It was during one of these meals that I caught my first glimpse of the Eiffel Tower, the taller half of which peeks up over many of the rooftops in the 9th arrondissement.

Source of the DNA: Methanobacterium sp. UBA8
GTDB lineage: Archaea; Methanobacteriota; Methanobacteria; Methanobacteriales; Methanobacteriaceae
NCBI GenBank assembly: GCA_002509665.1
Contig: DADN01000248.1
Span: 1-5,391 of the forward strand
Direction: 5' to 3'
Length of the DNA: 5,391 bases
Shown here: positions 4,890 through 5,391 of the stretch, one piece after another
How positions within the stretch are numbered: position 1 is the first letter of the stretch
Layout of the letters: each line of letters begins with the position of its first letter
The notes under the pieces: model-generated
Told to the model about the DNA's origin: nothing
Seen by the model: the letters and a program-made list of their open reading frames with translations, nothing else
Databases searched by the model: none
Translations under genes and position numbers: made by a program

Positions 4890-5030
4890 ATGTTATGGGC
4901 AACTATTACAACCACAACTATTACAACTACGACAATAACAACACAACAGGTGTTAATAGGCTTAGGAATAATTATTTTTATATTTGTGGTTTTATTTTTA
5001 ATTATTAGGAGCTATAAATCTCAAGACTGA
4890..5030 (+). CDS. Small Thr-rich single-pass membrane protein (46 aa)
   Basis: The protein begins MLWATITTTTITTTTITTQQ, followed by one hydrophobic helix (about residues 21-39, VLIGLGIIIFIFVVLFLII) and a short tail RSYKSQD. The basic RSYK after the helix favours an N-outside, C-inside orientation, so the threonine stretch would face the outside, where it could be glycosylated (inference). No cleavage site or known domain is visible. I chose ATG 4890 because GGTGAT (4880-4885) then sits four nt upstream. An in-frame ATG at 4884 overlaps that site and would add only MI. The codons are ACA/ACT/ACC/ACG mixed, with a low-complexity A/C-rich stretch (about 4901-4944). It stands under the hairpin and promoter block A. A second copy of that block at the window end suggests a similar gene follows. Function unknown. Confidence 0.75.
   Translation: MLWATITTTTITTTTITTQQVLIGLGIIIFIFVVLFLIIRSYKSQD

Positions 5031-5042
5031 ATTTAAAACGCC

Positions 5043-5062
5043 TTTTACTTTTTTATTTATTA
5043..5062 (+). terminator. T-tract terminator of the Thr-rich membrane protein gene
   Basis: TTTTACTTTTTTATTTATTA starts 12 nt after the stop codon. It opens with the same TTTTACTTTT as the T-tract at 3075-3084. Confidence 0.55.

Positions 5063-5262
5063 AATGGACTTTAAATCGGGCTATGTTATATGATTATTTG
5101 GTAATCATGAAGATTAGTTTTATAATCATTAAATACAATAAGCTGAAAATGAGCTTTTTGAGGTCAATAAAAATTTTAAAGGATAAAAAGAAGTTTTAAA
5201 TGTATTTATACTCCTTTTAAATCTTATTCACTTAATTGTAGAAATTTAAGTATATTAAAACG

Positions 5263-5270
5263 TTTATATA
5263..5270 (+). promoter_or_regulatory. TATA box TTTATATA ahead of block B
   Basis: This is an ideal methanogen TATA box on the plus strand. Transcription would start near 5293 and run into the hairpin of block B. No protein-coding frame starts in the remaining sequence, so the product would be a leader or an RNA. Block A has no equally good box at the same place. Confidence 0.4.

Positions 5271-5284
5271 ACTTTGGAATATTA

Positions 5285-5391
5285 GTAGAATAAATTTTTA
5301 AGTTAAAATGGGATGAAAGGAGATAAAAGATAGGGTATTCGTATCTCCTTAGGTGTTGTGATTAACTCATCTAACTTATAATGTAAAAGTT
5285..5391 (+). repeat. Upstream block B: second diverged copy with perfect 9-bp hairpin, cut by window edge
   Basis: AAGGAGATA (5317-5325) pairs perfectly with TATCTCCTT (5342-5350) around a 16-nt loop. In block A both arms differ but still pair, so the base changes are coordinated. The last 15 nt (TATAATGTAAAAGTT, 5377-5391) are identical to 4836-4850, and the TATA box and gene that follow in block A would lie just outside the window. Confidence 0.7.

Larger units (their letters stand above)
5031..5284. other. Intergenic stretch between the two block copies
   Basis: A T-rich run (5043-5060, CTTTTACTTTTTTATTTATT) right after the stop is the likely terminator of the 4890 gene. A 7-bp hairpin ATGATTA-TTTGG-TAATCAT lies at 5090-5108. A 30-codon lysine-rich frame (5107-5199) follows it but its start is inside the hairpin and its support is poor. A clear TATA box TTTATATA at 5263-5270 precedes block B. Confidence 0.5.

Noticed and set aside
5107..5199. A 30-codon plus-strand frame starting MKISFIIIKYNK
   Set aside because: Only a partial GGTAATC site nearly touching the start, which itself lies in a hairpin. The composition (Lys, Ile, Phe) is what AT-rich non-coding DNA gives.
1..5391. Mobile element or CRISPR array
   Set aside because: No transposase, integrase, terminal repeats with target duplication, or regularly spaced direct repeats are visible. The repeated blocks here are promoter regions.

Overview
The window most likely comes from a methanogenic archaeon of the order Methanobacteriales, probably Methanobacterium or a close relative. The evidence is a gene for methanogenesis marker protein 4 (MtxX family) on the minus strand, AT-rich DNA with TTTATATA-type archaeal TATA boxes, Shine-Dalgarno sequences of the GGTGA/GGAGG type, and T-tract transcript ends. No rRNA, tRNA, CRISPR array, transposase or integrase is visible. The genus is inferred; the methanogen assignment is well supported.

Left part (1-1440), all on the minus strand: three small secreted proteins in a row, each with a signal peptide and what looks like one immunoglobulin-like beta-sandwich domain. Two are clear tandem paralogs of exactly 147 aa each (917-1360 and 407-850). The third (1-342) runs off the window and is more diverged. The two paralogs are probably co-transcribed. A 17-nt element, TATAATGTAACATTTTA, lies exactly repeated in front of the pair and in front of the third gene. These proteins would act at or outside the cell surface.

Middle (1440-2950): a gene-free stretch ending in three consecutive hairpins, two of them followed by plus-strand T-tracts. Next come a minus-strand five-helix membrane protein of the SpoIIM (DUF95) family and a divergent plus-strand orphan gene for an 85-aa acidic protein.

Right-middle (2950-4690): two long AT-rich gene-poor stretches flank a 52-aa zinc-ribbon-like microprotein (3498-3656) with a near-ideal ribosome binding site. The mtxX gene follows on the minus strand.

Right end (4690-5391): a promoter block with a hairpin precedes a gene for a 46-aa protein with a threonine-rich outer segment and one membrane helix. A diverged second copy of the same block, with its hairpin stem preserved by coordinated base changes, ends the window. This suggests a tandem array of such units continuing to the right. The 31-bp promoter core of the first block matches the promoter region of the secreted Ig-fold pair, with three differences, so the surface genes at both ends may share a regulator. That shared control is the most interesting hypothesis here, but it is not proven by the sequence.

When you travel to Paris for the first time, you can expect to be left speechless and satisfied as you savor your first taste of its air: for you are at the start of an adventure that so many long for and never get to have. You can expect to begin each day with pastries and coffee whose richness can never be experienced twice; you can expect to be overwhelmed after a morning at the Louvre and then delighted as you recover from it on a bench in the Jardin du Luxembourg, but nothing can prepare you for or help you to anticipate just how or when you will fall in love with Paris. For me, it was this moment -- when I was guided up the stairs of a beautiful Parisian apartment and greeted by an inexplicably familiar landmark who was dressed for the occassion like an enormous glass of champagne. It was the exact moment I understood what people go to Paris to find. And even after two and a half weeks of indulging in the whole of the city, it will forever be the primary reason why I return.